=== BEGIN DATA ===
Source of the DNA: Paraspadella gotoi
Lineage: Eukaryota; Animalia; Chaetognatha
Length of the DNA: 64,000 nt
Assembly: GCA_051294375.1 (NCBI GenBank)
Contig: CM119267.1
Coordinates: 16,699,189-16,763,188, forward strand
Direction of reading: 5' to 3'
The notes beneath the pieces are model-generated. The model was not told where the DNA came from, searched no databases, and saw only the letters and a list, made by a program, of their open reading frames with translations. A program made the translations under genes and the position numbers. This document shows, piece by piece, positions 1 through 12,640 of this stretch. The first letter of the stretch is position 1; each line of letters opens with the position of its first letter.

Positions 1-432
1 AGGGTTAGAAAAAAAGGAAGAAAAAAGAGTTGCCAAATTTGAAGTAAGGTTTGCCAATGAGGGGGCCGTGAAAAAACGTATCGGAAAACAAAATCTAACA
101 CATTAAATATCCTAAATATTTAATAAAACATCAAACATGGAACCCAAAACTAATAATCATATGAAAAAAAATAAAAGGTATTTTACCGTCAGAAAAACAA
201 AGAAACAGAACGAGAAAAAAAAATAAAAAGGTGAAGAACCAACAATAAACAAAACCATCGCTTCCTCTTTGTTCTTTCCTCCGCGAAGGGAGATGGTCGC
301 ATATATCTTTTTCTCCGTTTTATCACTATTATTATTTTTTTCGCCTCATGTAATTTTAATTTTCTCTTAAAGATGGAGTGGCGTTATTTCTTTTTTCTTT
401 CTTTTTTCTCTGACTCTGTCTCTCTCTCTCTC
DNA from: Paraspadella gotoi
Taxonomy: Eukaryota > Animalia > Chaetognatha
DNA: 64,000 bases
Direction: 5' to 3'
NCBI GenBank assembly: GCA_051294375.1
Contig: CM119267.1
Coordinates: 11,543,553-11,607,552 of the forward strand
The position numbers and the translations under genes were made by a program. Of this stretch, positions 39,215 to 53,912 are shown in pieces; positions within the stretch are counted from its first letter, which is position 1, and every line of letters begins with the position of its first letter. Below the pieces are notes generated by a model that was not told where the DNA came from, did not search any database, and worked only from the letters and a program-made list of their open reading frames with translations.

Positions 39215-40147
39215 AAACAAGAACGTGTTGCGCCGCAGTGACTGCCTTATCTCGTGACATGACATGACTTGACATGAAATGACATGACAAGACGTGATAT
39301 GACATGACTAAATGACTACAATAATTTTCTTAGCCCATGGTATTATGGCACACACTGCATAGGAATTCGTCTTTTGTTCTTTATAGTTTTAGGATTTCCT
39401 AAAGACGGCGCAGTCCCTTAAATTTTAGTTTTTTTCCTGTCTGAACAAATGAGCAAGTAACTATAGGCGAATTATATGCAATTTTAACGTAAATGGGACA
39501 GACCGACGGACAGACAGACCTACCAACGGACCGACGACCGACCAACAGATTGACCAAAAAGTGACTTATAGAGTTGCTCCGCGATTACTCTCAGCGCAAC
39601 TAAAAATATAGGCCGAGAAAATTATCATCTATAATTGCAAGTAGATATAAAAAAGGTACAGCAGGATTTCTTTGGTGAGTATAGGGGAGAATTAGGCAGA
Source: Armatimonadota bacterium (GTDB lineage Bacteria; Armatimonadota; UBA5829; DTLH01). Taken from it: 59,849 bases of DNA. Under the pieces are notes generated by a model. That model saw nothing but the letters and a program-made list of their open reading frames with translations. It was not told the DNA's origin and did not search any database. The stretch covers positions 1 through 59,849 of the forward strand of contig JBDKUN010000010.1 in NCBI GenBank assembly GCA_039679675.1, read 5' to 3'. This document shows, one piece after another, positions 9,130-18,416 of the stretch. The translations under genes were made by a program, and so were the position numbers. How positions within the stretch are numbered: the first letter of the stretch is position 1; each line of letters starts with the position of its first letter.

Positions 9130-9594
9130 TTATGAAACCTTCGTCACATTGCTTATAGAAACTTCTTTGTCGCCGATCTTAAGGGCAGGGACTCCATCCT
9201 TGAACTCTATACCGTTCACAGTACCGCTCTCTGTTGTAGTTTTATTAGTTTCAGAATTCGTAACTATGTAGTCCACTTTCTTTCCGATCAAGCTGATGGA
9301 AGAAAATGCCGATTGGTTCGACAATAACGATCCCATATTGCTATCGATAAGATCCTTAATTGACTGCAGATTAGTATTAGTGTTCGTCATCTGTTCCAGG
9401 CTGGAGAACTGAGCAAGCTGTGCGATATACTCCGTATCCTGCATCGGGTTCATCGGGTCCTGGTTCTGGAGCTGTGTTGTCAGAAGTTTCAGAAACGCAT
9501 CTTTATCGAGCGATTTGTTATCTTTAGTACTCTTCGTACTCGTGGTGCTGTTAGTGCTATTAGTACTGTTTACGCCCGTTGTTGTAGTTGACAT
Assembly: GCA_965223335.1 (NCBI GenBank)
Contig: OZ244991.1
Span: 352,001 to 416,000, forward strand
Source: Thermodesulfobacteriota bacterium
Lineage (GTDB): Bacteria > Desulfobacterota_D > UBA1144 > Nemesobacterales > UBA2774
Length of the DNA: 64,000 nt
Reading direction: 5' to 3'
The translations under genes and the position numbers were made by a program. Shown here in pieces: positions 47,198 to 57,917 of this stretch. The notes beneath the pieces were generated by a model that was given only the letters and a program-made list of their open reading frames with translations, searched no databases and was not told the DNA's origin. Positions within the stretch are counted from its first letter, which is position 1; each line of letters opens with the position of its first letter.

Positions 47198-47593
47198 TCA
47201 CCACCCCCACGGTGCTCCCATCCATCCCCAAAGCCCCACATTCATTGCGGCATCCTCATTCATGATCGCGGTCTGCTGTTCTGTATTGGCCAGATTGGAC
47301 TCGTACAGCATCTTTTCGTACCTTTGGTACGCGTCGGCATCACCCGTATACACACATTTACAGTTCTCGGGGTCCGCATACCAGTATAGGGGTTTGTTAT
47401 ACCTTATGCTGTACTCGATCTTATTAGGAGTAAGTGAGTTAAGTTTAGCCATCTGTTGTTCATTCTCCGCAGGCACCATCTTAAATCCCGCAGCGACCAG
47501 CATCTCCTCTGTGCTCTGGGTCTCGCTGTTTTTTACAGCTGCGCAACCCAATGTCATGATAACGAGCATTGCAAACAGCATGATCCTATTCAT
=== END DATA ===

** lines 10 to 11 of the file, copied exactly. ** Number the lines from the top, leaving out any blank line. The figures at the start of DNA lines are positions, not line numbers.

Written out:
1 AGGGTTAGAAAAAAAGGAAGAAAAAAGAGTTGCCAAATTTGAAGTAAGGTTTGCCAATGAGGGGGCCGTGAAAAAACGTATCGGAAAACAAAATCTAACA
101 CATTAAATATCCTAAATATTTAATAAAACATCAAACATGGAACCCAAAACTAATAATCATATGAAAAAAAATAAAAGGTATTTTACCGTCAGAAAAACAA